*pauses again to sip dairy smoothie made from readily-available, inexpensive ingredients*
Notice how, instead of merely making his point (about where one might find Morris' exotic ingredients -- assuming, of course, that one lives in an area with one of these stores), he uses the Victorian argument that a woman is too emotional a creature to think logically, intimating that my review is invalid.
*remembers Dr. Van Helsing's saying, "That Mina! She haf a woman's heart but a man-brain!"*
Notice how he tells me I am "overstat[ing]," that I have "mix[ed] reality with emotional perception," and that I am "poised with subjectivity," all the while ignoring all of my objective points except one. He even goes so far as to state that my points have "no constructive value" and are "misleading," simply because he happens to like expensive, vegan smoothies.
What does this Oliver fear so much that he must attack in this manner? Is it intelligent women? Humor? Dairy products?
*sips smoothie again*
Does Oliver even realize his own sexism? Or is he just a troll on a crusade?
Will he laugh and apologize to me when he reads this comment? Or will he troll on, perhaps using other traditionally sexist approaches, such as ridiculing my looks, age, or weight?
*sets down dairy smoothie and taps fingers together*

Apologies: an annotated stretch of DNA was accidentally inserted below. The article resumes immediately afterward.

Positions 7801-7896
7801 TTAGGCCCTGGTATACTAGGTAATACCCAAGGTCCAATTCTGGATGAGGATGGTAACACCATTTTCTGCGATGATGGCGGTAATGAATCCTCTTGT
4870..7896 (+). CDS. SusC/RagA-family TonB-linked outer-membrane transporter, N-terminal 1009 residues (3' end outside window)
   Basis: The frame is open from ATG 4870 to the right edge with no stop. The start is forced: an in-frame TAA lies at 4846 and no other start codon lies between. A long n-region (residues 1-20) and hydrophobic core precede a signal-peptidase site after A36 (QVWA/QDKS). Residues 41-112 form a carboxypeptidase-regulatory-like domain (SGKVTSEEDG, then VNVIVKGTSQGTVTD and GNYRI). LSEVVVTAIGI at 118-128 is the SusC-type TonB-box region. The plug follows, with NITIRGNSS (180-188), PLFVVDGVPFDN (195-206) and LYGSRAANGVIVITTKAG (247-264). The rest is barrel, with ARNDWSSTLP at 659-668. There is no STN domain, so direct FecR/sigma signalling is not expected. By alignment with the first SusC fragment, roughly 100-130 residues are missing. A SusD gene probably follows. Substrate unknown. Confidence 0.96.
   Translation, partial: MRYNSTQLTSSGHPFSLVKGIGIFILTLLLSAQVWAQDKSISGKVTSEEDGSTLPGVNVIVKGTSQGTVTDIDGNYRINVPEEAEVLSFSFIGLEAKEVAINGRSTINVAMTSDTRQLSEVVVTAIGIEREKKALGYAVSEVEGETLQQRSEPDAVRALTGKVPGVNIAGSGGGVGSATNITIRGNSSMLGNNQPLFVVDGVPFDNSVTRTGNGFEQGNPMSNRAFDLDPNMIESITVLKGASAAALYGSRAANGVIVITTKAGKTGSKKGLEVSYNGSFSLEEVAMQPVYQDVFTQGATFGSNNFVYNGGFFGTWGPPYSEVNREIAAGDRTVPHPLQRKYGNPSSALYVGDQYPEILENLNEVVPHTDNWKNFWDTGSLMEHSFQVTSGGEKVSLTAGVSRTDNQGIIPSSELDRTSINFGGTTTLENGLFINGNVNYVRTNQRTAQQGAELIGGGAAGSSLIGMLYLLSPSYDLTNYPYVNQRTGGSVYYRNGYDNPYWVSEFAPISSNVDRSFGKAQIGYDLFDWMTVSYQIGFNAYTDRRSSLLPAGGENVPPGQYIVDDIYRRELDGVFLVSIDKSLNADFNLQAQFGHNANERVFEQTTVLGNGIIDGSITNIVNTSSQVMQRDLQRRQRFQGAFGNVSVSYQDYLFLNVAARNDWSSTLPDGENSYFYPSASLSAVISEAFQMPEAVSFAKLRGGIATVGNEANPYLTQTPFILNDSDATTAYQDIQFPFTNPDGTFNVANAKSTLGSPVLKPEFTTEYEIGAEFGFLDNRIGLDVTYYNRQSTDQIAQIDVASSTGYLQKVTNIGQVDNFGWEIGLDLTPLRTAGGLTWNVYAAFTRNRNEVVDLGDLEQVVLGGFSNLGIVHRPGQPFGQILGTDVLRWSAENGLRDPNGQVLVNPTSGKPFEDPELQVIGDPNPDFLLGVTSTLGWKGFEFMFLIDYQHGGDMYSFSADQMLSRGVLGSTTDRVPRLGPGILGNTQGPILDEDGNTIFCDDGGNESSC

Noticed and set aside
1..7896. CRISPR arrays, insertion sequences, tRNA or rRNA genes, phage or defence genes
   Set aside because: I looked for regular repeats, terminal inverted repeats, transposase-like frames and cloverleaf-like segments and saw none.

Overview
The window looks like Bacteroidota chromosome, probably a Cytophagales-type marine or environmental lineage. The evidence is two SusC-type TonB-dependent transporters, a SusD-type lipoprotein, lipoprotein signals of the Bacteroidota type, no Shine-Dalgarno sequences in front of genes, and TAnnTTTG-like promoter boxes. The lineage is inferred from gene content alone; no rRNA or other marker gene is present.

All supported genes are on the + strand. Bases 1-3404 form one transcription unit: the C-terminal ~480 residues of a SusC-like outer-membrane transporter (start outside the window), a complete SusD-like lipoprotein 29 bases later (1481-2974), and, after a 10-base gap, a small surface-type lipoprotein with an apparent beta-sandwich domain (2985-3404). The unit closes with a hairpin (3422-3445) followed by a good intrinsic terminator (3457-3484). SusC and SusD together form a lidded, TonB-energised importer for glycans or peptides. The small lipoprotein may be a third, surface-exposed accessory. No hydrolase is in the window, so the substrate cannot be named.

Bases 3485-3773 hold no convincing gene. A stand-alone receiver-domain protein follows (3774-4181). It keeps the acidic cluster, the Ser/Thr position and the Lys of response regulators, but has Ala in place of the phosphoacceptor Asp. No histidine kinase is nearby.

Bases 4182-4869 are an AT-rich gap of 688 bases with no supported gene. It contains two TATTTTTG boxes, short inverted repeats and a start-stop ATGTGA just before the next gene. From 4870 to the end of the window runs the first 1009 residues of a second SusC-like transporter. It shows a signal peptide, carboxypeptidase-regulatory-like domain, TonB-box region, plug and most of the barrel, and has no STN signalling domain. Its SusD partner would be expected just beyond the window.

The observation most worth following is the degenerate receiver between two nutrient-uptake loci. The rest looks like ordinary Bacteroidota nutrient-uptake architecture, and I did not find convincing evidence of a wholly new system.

We shall see, my readers, we shall see.
*goes off to wonder at Morris' 2-page spread on making chia gel*
*hums old 70s jingles about Chia Pets*

Want to comment or just like my review?  Here's a link.

1 comment:

  1. (sarcastic font) Ahh, you silly woman, you just don't get it. (end sarcastic font)
    I guess stating factual stuff (I haven't read the book so I really don't know, but I know you and how you write) with humor makes it emotional. And subjective? Aren't books always subject to one's opinions, likes and dislikes? I wouldn't have much nice to say about a book on competitive running, and a lot of people would be bored with a book on Classic Fords. In your second paragraph, you make it clear where you are coming from, allowing people with like-minded attitudes to accept your review and non-like minded people to immediately know your review is not for them.